Breaches in cybersecurity happen. It’s always best to be prepared when it comes to the possibility of hackers, data breaches, or malicious code. OSTechnical connects you with the creme de la creme of IT professionals who can build in-depth Cybersecurity Incident Response Plans (IRPs) that will protect you against a myriad of security breaches. In the meantime, you can begin the process of building your own IRP by following these five steps.
1. Preparation: Practice Means Protection
Always be prepared for anything. That means educating employees on cybersecurity protocols. Conduct drills and training to cut down on response time. You’ll always be ahead of the game when you implement the following:
- Define and Document Policies: First things first, clearly define your company’s incident response policies and procedures. What roles do team members take on during a breach? What are their responsibilities? Nail down communication plans and escalation procedures.
- Training and Awareness: Ensure that your employees are knowledgeable about your specific Incident Response Plan. Make sure your people are trained on their roles and responsibilities. Conducting drills and training exercises are great ways to keep everyone primed and ready to go when it comes to possible cybersecurity issues.
- Incident Response Team (IRT): Assemble and train a dedicated incident response team with members from various departments, including IT, legal, communications, and management.
2. Identification: Keep Your Eyes Peeled
This is where you establish whether or not you have been breached. Breaches can come from anywhere. Luckily you and your team have been preparing for this moment and are ready to do the following:
- Anomaly Detection: Enabling a successful incident response plan means you give your IRT access to monitoring tools to detect unusual activities across your networks and systems. They will be able to track risks and assess if you’re experiencing a simple breach or an event that can cause serious damage.
- Incident Reporting: Create clear and concise channels for reporting incidents. Encourage employees to report any suspicious activities promptly.
- Classify Incidents: Categorize incidents by severity and their potential to harm your organization.
3. Containment: Put A Lid On It
Do not impulsively delete everything the moment you note a security breach. You will need the evidence to track where the incident happened and how to protect against the same thing happening in the future. Instead, contain the breach by:
- Isolating Affected Systems: Disconnect from affected networks so viruses don’t spread and further impact your business.
- Implement Controls: Deploy additional security controls, such as firewalls, intrusion detection and prevention systems, or temporary patches, to limit the incident’s impact.
- Collect Evidence: Preserve evidence. Once again, don’t rush to hit the red button and get rid of everything. You want to understand the scope and nature of this incident to avoid a repeat incident.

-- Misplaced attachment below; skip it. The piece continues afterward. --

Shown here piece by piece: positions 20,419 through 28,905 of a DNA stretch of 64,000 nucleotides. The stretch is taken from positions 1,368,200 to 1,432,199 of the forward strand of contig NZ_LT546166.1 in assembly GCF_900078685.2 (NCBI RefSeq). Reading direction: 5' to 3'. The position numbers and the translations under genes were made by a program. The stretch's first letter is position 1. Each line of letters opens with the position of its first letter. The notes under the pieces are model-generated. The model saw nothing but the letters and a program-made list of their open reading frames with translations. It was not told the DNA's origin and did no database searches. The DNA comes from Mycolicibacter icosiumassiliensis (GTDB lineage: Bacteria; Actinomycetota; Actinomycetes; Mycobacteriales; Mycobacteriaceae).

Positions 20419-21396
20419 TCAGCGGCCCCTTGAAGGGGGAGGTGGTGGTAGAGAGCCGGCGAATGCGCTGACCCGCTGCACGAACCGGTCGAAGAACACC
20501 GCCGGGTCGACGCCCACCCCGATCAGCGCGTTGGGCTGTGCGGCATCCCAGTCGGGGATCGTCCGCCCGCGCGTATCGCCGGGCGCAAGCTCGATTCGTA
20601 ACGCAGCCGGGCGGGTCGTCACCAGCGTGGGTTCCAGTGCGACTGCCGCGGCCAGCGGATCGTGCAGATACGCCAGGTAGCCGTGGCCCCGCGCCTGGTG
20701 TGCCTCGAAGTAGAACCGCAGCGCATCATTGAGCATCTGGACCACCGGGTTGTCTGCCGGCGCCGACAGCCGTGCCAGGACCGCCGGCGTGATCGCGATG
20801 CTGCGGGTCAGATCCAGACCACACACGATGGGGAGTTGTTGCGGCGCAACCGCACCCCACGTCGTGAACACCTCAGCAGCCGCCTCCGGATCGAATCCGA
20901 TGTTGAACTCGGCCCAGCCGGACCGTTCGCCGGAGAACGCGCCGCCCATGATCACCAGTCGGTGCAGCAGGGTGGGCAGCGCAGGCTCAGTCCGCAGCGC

4. Eradication: Hit The Road Hackers
Once you identify and contain your breach it’s time to find the root cause. All malware should be disposed of, any holes should be patched up, and updates should be done across the board. If there is any malware or security issues left behind you leave the door open to hackers and could be losing even more data. Did I mention that you also put yourself at risk of being made liable for the breach if you don’t pull out the malicious software at its root?
Don’t forget to take these steps:
- Remove Malicious Codes: Identify and remove any malicious code or elements from affected systems that were compromised.
- Patch Vulnerabilities: Patch any vulnerable spaces or take corrective actions to avoid the same incident in the future.
- Review Security Posture: Review the strength of your cybersecurity and how your Incident Response Plan can better predict, prevent, and respond to breaches going forward.
5. Recovery: Get Your Groove Back
Crisis averted, good thing you’ve got this awesome IRP in place! Now it’s time to restore your systems and get your business balanced and back on track without worrying about the same breach occurring again.
Recovery looks like:
- Restore Systems: Bring affected systems back online slowly and securely after triple-checking that they are free from any vulnerabilities.
- Data Restoration: Restore all data that was backed up to return to business as usual.
- Review and Update: As a team conduct a thorough report of the incident and the response process. It’s important to discuss lessons learned and to update your plan accordingly.
Data breaches are never fun but with a thorough Incident Report Plan in place you will be prepared to sail through any issues that may arise. Remember to stay ready, identify any issues, contain them on sight, eradicate breaches from the source, and then recover and get back to business.
Working with an OSTechnical IT professional will ensure that there will be no loose ends left behind and that your IRP is watertight. Oh, and our people supply breakfast on their first day. Does it get any better than that? We look forward to hearing from you soon.